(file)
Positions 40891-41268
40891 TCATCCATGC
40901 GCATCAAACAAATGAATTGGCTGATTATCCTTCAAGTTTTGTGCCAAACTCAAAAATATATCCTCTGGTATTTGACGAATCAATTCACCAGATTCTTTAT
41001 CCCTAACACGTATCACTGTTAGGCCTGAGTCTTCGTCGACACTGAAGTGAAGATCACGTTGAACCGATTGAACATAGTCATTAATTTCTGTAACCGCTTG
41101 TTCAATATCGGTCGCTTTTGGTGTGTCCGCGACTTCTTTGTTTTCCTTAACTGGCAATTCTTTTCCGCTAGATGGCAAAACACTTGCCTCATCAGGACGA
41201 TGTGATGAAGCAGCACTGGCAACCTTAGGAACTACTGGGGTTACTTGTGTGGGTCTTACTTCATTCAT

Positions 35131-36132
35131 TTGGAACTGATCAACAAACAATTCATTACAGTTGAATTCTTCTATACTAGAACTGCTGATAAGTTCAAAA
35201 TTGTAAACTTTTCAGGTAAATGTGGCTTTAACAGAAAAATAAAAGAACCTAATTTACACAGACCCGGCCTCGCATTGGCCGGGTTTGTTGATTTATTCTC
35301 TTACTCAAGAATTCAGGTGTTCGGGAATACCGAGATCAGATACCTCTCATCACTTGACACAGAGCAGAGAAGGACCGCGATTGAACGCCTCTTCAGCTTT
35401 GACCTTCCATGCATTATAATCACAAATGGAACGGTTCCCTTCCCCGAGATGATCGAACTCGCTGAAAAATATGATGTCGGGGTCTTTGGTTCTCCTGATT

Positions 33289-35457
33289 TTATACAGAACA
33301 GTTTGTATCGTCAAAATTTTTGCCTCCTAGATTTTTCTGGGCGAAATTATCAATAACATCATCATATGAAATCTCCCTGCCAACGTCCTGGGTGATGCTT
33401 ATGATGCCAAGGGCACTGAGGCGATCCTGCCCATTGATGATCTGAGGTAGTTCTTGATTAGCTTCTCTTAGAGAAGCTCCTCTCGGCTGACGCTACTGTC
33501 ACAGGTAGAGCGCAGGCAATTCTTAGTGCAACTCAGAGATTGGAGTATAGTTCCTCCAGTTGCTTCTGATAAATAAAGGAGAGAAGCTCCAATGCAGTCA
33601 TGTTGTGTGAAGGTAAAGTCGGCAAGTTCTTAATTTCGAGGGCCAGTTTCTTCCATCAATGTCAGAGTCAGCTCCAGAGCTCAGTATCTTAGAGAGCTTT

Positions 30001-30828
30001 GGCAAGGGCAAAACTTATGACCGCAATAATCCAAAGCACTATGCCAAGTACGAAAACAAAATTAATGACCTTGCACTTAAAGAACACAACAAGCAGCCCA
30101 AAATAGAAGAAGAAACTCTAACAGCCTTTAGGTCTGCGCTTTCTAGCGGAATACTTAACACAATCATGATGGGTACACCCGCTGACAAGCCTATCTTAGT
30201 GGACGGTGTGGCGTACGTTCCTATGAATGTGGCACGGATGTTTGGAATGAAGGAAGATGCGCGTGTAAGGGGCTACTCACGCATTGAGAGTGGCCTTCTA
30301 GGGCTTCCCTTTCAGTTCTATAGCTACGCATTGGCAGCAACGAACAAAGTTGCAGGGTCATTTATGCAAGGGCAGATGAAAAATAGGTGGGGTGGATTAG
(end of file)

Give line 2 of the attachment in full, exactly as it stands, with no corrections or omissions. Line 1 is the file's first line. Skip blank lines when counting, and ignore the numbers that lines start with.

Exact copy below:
40891 TCATCCATGC